Another holiday season event falls tomorrow, December 13, with the celebration, at least in certain parts of Italy, of the Giorno di Santa Lucia or Saint Lucy’s Day. (I prefer Lucia, since Lucy is a name I have trouble hearing without thinking of Peanuts.) Lucia was from Siracusa (Syracuse) on the southeast coast of Sicilia, and is the patron saint of the city. She was martyred in the 4th century after having the poor judgment of refusing to marry a vindictive pagan, and distributing her dowry to the poor.
Tomorrow, the day commemorating Santa Lucia’s martyrdom, there will be a procession in Siracusa in the late afternoon and evening with seventy bearers carrying an elaborate silver statue of the saint through the streets of the city.
The procession will start at the Duomo on the island of Ortygia in Siracusa’s harbor, and will proceed to the Church of Santa Lucia on the mainland, which is built on the site where Santa Lucia was martyred. Here is a video of the procession, and below two pictures from “Immaginario barocco,” the book which accompanied the exhibition of the work of the Sicilian photographer, Giuseppe Leone, that appeared at the Museo ItaloAmericano in San Francisco in 2008.
According to somewhat grisly legends associated with Santa Lucia, she either tore out her own eyes when her pagan suitor admired them, or they were gouged out by her captors prior to her execution. In any case, she is typically portrayed, as can be seen in the pictures at the beginning of this post, carrying two eyes on a plate, and she has become the patron saint for those who are blind or who suffer from eye disorders. This is reflected in the votive offerings that are left for the saint, as well as in various breads and cookies prepared in connection with her day.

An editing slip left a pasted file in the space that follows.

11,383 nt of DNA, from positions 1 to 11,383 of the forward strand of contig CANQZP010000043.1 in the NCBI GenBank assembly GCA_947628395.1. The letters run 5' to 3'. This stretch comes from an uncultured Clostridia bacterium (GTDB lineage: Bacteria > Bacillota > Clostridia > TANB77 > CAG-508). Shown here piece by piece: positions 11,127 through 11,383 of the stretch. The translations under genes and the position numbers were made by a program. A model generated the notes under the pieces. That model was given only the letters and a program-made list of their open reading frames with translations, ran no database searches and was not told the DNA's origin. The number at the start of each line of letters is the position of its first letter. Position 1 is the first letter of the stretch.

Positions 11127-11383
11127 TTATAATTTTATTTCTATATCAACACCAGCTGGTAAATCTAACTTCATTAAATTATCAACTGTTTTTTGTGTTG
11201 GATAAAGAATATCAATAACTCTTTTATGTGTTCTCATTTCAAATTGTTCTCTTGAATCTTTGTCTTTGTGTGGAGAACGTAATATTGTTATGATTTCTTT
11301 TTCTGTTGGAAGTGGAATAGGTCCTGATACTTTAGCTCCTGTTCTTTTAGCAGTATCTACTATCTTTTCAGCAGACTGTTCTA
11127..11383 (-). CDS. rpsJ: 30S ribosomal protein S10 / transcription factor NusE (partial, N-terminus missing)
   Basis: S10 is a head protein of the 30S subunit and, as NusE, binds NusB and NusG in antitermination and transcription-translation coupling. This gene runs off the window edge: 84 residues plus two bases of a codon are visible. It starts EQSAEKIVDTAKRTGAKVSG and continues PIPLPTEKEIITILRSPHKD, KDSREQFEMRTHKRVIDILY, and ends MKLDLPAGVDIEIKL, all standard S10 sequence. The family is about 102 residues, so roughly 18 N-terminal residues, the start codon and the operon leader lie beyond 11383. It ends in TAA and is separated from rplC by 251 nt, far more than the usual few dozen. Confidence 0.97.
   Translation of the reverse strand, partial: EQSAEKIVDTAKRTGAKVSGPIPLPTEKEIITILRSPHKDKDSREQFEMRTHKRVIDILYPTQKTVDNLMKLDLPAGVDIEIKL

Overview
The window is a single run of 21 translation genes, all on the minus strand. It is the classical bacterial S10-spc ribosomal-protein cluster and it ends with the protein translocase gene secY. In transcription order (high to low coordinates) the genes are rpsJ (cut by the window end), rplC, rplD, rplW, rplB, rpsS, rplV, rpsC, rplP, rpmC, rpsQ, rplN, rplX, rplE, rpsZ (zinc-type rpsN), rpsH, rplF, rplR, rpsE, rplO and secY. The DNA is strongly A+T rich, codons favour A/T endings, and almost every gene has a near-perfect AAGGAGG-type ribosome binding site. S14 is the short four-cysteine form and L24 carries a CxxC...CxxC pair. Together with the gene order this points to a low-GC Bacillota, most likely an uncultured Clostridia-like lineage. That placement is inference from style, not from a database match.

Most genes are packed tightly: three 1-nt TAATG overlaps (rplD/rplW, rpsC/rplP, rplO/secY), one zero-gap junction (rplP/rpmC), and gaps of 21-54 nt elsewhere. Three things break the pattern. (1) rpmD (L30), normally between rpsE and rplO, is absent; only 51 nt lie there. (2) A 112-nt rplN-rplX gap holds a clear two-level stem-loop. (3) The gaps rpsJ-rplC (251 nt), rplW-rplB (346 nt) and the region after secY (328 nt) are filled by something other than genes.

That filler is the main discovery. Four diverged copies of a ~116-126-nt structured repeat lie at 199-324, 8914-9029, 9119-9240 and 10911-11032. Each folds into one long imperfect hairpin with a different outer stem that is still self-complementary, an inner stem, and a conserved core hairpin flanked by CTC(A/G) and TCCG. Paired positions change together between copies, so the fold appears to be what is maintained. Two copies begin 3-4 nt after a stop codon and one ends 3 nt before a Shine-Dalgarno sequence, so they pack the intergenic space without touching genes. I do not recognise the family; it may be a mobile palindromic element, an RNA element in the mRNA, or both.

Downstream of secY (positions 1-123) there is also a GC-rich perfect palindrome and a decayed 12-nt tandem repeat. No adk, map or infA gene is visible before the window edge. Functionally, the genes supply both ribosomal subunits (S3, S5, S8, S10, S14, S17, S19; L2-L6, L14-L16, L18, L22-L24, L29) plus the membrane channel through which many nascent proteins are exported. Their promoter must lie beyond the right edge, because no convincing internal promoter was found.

However, perhaps the dish most closely associated with Santa Lucia is one which is prepared on her day in Palermo and has nothing to do with eyesight. According to legend, the people of Palermo were suffering from a famine when, on December 13, a mysterious ship appeared in the port loaded with wheat. The people were so hungry that rather than take the time to grind the wheat into flour, they simply cooked and ate it as it was. Ever since, to commemorate the saint’s intervention, on Santa Lucia’s day the people of Palermo have refrained from eating any dishes such as bread or pasta prepared with ground wheat, and have instead eaten boiled wheat berries, a dish called la cuccìa. Originally the boiled wheat was just eaten plain or with a bit of salt and olive oil added. More recently, in the best Palermitano tradition, the dish has evolved to more of a dessert prepared with ingredients such as ricotta cheese, candied fruit, honey and chocolate.
Another "Santa Lucia" that many American’s associate with Italy would be the song written in the 1800’s, and performed here by Enrico Caruso and here by Mario Lanza. I never knew to what the song refers, but have now learned that it relates to a boatman seeking customers in the Santa Lucia waterfront district (Borgo Santa Lucia) in Naples, as can be seen from the following lyrics from the first two verses.
Happy St. Lucy's Day!